Happy 25th Anniversary to Public Enemy’s fourth studio album Apocalypse 91…The Enemy Strikes Black, originally released October 1, 1991.
Ten years ago I went to a Halloween party and saw a twentysomething dressed as Flavor Flav. He was wearing a blue jumpsuit, a Viking helmet, and a large clock around his neck. Being the Public Enemy superfan that I am, I asked him to do the Original Recipe Flavor Flav dance. He looked at me like I was speaking Swedish.
I repeated, “You know, The Original Flavor Flav dance, like in the video for ‘911 Is a Joke?’” He continued staring at me blankly.
“You know, the Public Enemy video?”
“Never heard of them,” he responded. “I’m just dressed up like this because I like The Surreal Life.”
I spent the rest of that party feeling very old. Because even though I was 31 at the time, I had discovered that you could be an adult in the mid ’00s and have no idea who Public Enemy are. And that’s a fucking shame.
Public Enemy are revolutionaries. For all intents and purposes, they invented and elevated the concept of a rap group using their music to “say something” of sociopolitical, cultural and intellectual substance. Across their prolific discography, they’ve covered issues as diverse and as vital as Black empowerment, police and governmental corruption, the crack epidemic, and society’s fear of miscegenation.
Public Enemy symbolizes the idea of standing up to your oppressors while uplifting a whole race of people. Since the group’s inception back in the early ‘80s, lead emcee Carlton “Chuck D” Ridenhour, with his booming voice and imposing lyrical presence, has proven the perfect frontman. William “Flavor Flav” Drayton has served as the perfect everyman and at times comedic foil. As the stoic and speechless DJ, Norman “Terminator X” Rogers added to their legend. Their 1988 sophomore album It Takes a Nation of Millions to Hold Us Back is considered by many to be the greatest hip-hop album of all time. In actuality, it’s the greatest album of all time, genre distinctions be damned. Period.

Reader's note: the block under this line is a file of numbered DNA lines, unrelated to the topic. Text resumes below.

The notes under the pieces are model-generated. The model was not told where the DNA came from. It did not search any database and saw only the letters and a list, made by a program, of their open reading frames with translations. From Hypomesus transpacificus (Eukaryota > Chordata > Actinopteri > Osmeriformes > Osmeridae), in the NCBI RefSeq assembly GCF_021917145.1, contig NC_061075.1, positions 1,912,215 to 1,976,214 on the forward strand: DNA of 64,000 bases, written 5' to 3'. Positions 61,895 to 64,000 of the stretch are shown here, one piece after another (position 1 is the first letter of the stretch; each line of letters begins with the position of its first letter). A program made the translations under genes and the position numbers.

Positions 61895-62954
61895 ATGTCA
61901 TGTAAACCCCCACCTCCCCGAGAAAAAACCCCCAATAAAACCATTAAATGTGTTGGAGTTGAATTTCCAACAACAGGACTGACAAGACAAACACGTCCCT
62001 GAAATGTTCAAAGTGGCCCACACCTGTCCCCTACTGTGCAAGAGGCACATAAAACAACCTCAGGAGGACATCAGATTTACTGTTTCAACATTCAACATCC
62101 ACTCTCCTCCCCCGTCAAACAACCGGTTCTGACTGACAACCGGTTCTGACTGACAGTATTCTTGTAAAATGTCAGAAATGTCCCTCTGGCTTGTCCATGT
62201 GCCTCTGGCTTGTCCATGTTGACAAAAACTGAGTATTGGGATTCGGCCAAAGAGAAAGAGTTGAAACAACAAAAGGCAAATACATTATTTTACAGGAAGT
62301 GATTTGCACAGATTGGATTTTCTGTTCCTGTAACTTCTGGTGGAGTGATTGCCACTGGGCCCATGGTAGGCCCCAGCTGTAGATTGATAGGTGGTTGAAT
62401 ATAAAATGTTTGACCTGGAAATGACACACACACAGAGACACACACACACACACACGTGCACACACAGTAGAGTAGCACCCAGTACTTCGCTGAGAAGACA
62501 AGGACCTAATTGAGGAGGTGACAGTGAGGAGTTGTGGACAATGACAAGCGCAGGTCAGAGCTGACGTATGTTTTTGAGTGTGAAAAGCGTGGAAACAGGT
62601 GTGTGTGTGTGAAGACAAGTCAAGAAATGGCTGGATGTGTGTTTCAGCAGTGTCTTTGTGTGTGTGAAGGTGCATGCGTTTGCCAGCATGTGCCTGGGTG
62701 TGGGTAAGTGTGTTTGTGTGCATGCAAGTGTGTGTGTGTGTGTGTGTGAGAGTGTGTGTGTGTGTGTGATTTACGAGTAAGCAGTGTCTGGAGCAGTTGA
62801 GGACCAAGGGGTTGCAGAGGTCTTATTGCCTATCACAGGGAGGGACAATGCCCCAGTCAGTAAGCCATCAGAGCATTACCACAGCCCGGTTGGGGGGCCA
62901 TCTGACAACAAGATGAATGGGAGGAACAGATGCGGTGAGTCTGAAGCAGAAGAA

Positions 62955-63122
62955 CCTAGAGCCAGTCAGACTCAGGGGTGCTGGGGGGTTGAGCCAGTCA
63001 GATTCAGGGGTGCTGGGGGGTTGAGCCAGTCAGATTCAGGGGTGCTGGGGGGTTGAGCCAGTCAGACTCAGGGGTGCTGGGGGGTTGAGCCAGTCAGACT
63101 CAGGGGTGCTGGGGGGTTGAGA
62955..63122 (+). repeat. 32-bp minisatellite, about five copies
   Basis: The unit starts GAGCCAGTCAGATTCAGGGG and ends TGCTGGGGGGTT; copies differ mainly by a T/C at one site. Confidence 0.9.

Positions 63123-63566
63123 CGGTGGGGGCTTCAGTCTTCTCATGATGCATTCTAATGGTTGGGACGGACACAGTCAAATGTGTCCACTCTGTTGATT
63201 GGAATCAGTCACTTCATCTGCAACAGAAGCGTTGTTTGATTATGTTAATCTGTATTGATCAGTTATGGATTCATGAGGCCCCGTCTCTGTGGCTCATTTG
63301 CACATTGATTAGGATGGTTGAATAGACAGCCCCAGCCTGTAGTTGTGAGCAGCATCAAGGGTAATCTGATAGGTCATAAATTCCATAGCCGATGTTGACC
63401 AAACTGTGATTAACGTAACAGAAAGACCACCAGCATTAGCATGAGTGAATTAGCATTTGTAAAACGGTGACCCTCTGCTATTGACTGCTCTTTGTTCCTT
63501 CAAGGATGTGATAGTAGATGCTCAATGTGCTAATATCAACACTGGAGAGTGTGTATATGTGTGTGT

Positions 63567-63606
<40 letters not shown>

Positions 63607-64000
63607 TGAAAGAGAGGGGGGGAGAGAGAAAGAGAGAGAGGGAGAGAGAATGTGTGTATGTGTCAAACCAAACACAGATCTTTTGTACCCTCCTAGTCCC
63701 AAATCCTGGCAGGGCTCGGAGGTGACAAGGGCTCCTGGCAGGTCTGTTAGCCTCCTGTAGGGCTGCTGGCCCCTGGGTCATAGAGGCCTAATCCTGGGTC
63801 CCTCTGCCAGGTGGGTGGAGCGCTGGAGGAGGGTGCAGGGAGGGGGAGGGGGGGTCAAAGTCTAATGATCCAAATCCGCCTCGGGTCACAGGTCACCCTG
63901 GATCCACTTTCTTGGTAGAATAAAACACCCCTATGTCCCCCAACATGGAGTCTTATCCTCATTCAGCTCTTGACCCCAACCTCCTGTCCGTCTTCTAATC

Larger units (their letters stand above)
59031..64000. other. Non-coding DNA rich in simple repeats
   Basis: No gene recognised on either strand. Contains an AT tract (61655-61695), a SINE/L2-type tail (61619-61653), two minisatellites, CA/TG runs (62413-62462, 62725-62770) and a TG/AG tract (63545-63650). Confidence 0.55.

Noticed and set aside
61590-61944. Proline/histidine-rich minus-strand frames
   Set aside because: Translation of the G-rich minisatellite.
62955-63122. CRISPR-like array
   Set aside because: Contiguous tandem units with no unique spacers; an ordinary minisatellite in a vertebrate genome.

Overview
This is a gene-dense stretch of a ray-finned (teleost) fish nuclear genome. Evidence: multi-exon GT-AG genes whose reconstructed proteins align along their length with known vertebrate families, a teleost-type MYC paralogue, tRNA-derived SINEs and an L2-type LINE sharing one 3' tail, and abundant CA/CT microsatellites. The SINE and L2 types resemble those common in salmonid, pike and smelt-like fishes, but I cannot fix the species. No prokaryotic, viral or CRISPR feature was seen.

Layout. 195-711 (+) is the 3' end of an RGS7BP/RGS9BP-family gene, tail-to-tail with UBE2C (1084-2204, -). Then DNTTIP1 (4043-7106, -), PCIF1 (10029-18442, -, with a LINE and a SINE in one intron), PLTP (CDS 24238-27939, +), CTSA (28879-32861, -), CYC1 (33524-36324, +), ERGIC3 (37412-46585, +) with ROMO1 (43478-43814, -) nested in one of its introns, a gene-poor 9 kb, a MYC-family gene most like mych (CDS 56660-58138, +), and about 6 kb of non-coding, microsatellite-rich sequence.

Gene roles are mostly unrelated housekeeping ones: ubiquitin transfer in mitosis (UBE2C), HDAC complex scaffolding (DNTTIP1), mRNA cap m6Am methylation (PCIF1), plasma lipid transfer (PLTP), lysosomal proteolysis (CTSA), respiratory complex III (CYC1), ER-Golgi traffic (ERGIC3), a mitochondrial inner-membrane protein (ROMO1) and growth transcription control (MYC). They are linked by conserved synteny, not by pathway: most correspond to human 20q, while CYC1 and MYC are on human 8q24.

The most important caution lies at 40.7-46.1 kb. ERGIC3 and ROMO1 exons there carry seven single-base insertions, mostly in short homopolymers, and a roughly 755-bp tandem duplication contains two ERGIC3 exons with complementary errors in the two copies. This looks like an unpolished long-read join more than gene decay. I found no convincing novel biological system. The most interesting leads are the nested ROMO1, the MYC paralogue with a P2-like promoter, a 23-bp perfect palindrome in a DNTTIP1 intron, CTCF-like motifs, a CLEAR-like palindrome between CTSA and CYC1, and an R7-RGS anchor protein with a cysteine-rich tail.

It Takes a Nation… is the capstone to their legacy, but it’s far from its only piece. Their 1987 debut album Yo! Bum Rush the Show is a classic in its own right, rough edges and all. Their third album Fear of a Black Planet (1990) is another towering achievement. Those three albums alone would be enough to earn PE a spot in the pantheon of the greatest groups of all time, but their fourth album Apocalypse ’91…The Enemy Strikes Black is an often overlooked testament to their brilliance.
Released 25 years ago on the first day of October in 1991, Apocalypse ’91 reflected Public Enemy emerging from turmoil. In the two years prior, the group had broken up and re-formed a few times. Professor Griff had been expelled, then re-admitted, then re-expelled from the group. Flavor Flav was facing legal issues and negative publicity. During the spring of ’91, Terminator X, the ever-stoic turntablist, released his first “solo” album Terminator X & The Valley of the Jeep Beets, a compilation featuring mostly unheard of rappers and groups, fueling talk that he was leaving the group.
From a musical perspective, things were changing as well. The infamous Bomb Squad production team had worked behind the boards on all three of Public Enemy’s previous albums to much success. Their “wall of sound” approach to hip-hop production was legendary, creating an often chaotic mix of samples and music that accentuated the urgency and power of Public Enemy’s music. However, around the time that Fear of a Black Planet was released, Hank Shocklee and Bill Stephney launched their own record label, S.O.U.L. Records, through MCA. The label released extremely interesting, though not commercially fruitful albums. Bill Stephney then left S.O.U.L. Records and the Bomb Squad all together to start Stepsun Records through Tommy Boy, but also found little commercial success.
As a result, many of the remaining Bomb Squad members took a step back on Apocalypse ’91, acting only as the executive producers, while the virtually unknown Imperial Grand Ministers of Funk produced, created, arranged, directed, and sequenced the album. The production team was comprised of Bomb Squad Member Keith Shocklee, Gary G-Whiz (who later went on to join the Bomb Squad), Cerwin Depper, and Stuart Robertz.
Even with all the uncertainty, Public Enemy came correct with Apocalypse ’91. While it would have been very hard to top the flawless execution of their first three albums, Public Enemy’s lyrics and messages remain sharp and their beats definitely bring the noise.